Online Philosophy in Public Spaces Reading Group, Grimsby: Philip Pullman: The Good Man Jesus and the Scoundrel Christ, Thursday, 11th March 2021 7:30 – 9:30pm

Our next PiPs Grimsby Reading Group is on Thursday, 11th March 7:30 – 9:30pm. We will be discussing Philip Pullman: The Good Man Jesus and the Scoundrel Christ. Our discussion will take taking place online via Zoom at this link:

We love having new people come along, so please join us!

The Wikipedia entry is very brief, so I simply paste here in toto as a small springboard to thought. It’s a binary idea, so do you stand on one side or the other? Or is the book not binary at all. What do you think?

The Good Man Jesus and the Scoundrel Christ is a novel by Philip Pullman.

Published in 2010 by Canongate Books, as part of the Canongate Myth Series, it retells the story of Jesus as if he were two people, brothers, “Jesus” and “Christ,” with contrasting personalities; Jesus being a moral and godly man, and his brother Christ a calculating figure who wishes to use Jesus’ legacy to found a powerful Church.

Critical reception

Pullman’s historical understanding has been criticised by Jesuit theologian Professor Gerald O’Collins.[4]

While Christopher Hitchens, author of God Is Not Great, praised Pullman’s His Dark Materials, he was more critical of The Good Man Jesus and the Scoundrel Christ, accusing Pullman of being a “Protestant atheist” for supporting the teachings of Christ but being critical of organised religion.

Diarmaid MacCulloch reviewed the book positively for Literary Review.

Online Philosophy in Public Spaces Grimsby: “What is Truth?” Thursday, 25 March 2021 7:30 – 9:30pm

An online meeting of our Grimsby Philosophy in Public Spaces group to explore ‘What is Truth?” – Thursday March 25th 2021, 7.30pm – 9.30pm.

Here’s the Zoom link, just come along and join us:

John Leam has compiled a very comprehensive overview of the topic for us.

What is Truth?

This is perhaps the most fundamental question in Philosophy. I feel it underpins everything else we discuss. Philosophers over the ages have written lengthy theories of truth, many complex, some more simple. What I do know is that in our two hour session we can only hope to scratch the surface and perhaps focus in on one aspect.

It is also interesting that many philosophers talk about truths rather than the singular truth. It may be that we want to focus on what truths are and what (if anything) makes them true.

Instead of trying to give a specific theory or answer the question (I wish!), I thought it best to provide a few snippets in the hope of stimulating thought and providing a starting point from which to move forwards.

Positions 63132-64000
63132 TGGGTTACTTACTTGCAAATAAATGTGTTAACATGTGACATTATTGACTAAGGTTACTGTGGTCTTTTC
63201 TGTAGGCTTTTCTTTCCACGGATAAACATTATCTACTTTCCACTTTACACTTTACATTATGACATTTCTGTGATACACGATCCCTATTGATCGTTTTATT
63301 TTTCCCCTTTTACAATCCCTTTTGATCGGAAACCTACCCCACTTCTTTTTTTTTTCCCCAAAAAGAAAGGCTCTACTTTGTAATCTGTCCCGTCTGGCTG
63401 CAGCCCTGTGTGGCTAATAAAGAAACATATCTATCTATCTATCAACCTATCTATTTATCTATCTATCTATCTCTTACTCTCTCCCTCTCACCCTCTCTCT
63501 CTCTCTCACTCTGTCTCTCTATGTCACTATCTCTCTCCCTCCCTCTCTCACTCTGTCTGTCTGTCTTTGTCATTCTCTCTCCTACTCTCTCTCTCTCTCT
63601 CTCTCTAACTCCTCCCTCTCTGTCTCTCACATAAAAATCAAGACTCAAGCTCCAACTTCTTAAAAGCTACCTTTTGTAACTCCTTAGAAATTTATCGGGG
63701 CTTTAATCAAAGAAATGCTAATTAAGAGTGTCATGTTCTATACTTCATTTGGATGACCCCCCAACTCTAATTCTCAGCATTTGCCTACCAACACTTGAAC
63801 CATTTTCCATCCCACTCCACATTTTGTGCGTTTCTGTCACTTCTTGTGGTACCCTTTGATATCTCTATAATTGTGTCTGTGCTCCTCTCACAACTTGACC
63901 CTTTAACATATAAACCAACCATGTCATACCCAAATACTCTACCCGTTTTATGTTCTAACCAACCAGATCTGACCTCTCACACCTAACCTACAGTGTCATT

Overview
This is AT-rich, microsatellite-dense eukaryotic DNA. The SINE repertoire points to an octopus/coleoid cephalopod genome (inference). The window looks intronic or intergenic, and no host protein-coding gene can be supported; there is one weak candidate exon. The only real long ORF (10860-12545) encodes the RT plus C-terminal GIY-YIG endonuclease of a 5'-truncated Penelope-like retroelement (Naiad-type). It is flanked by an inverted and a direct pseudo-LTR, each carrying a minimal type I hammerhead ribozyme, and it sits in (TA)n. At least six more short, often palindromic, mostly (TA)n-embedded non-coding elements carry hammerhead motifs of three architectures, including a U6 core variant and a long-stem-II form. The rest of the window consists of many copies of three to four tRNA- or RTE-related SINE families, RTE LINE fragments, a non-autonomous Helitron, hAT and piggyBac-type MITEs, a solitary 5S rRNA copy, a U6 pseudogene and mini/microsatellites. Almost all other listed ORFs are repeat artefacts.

Common Usage

The words truth and true are part of our everyday language, so I spent five minutes just brainstorming a few usages just to demonstrate different contexts. There are many more than those I use here. Below are a few, in no specific order:

  • in conversation we often say “to tell the truth” or “to be honest” (as if our usual practice may be not to tell the truth).
  • I swear to tell the truth, the whole truth and nothing but the truth
  • I am the Way, the Truth and the Light
  • I’m searching for the truth
  • She is my true love
  • True story
  • Truth – a Jeff Beck album from 1968 using the word to depict the essence of good music
  • True friend – as opposed to an ordinary friend?
  • Truth versus Lie – such as in the BBC programme Would I Lie to You
  • “We present the truth behind the headlines”
  • True to one’s principles
  • Being true as in “I’ll be True to You”
  • “This Much is True” apologies – I can’t believe I quoted Spandau Ballet
  • “Beauty is truth, truth beauty / That is all ye know on Earth / And all ye need to know” – Ode on a Grecian Urn. I thought it better to finish on Keats rather than Spandau. Dad (or Spike Milligan) joke. What’s a Grecian urn? About £5 an hour.


I remember writing about Plato’s ideas of truth with regard to his Theory of Forms, fifty odd years ago. It is perhaps a useful starting point on truth theories. Basically, Plato believed there are truths to be discovered, that true knowledge is possible. Moreover, he believed that truth is not, as the Sophists believed, relative. It is objective. Since it is objective, our knowledge of true propositions must be about real things. These real things are Forms. Basically these are blueprints from which we understand everything. They are therefore more real (or true) than particulars we experience everyday. Plato therefore believed in absolute truth.

Four kinds of Truth

  1. Identity – Truth of description A circle is round because we define a circle as round.
  2. Axiomatic truth – Truth about the system. These could be described as self-evident truths
  3. Historic truth – An event that actually happened. (I have a huge problem with this as historic descriptions of events have proven to be false)
  4. Experimental truths – These may not have the clear conceptual underpinnings of axiomatic truths but hold up to scrutiny through evidence

Logic and Mathematics